You keep spouting the need for evidence, but your history on the site argues that you have no interest at all in any kind of documentation, you only use those claims to shut up certain individuals you feel have no right speaking on the Forum.
CW, that is what it feels like to you, but it is not true. You have a history of making unsubstantiated comments in this Forum. When we ask you for the documentation on which you based your comment, you take offense and go off on a rant, like the one above, about others having "no interest at all in any kind of documentation". Our requests are not attempts to "shut up certain individuals you feel have no right speaking on the Forum" (i.e. it's not an attempt to shut CW up).
We are interested in honest communication. You make an unsubstantiated comment and we ask for substantiation of your comments. That is part of the communication process. Instead of providing the substantiation, you destroy the communication process by going off on a rant because we are not willing to just accept what you say.
SO once again, I politely ask: if you're NOT interested in honest communications, kindly SHUT THE HELL UP and stop abusing the participants, so those with an honest desire to learn can!
Now that is a Trump-like attempt to shut someone up.
All of us in this Forum have the right to express a differing opinion. We are interested in learning and chatting about different topics. It is just that we aren't going to just accept what you and others say without something to backup what is said. We are not that gullible.
It's the same with demanding proof every time someone makes an assertion on these forums.
Assertions made without adequate substantiation are assumptions. If you provided what you base your assertion on, we would not have to ask for substantiation. What you call "us demanding proof" is us asking for substantiation of your apparent assumption.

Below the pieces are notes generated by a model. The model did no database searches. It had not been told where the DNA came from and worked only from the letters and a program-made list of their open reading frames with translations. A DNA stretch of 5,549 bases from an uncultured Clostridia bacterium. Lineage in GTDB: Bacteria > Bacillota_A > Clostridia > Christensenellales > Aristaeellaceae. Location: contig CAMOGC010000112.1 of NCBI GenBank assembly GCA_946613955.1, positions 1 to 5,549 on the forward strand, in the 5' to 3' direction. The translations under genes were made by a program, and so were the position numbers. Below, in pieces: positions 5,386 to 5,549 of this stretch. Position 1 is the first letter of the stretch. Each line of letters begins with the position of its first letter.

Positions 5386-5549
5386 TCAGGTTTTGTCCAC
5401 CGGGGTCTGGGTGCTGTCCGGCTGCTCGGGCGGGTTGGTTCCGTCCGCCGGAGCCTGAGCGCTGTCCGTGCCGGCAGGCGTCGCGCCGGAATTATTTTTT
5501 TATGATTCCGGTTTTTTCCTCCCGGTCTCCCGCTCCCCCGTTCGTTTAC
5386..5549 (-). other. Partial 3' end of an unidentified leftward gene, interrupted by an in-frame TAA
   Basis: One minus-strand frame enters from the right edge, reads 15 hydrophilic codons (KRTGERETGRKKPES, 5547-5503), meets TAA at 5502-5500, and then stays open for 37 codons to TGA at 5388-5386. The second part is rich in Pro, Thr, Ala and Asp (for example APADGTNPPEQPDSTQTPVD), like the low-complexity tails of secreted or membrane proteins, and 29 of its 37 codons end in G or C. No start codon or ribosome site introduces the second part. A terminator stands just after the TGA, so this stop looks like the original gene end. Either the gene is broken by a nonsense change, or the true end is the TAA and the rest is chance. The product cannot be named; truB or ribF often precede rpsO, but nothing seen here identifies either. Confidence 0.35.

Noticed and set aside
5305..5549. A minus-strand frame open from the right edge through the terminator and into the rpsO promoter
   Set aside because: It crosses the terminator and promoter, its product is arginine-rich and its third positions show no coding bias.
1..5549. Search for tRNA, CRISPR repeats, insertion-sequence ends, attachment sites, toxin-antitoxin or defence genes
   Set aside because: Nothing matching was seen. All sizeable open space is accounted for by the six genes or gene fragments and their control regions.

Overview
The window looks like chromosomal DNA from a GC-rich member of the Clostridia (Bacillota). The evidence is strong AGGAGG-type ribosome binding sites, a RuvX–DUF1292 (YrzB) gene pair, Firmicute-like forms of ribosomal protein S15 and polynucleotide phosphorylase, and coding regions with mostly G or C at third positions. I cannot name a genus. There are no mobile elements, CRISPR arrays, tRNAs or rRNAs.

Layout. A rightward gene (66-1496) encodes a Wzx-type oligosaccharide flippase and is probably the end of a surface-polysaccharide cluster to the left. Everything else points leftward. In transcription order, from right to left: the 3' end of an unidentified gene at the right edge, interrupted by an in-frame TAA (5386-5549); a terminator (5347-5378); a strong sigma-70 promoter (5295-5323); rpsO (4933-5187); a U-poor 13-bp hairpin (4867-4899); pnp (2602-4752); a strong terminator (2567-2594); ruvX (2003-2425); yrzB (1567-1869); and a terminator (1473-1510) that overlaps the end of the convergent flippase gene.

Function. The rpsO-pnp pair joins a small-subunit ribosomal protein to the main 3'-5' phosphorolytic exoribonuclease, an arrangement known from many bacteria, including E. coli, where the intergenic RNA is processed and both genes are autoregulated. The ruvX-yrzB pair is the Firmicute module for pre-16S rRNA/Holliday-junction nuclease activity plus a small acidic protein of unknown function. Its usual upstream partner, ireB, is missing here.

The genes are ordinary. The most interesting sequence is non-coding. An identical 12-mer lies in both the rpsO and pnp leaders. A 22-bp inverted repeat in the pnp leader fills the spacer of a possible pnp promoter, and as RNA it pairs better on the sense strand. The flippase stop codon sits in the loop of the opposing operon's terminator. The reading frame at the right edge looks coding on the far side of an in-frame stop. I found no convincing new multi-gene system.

Yes you are right that we can go out and try to find articles on a subject. Some of what we find will contradict your assertions. We just want to know which of many possible articles you are basing your assertion on. We aren't mind readers and like you we have better things to do with our time than read a dozen or more articles to find one that substantiates what you say.
I read the Live Science article but not the others, so my following comments are based on that one article.
An example of why we don't want to just accept what you say is, you said -
Yes, but the gold was formed (into a solid state) deep underground in mountain streams which boiled away during earthquakes.
What the article said is the gold deposits were formed in faults, not streams. Streams is your interpretation of what the article said.
What part of the scientific process do you not get?
The kind of research we're talking about can only be done on a purely theoretical basis
The Scientific Process starts with a factual baseline. Then through observation and experimentation, facts are added to the baseline. Eventually, a new theory or factual understanding of the subject is formed.
Theory is not fact. It is an assumption that has some basis in fact, but it is not a proven fact. When you start out with an unsubstantiated theory (i.e. the article stated "scientists suspect") and make assumptions regarding that theory, the resulting so-called theory is actually an assumption.
allows us to understand what we currently see and observe (i.e. direct empirical evidence) around us.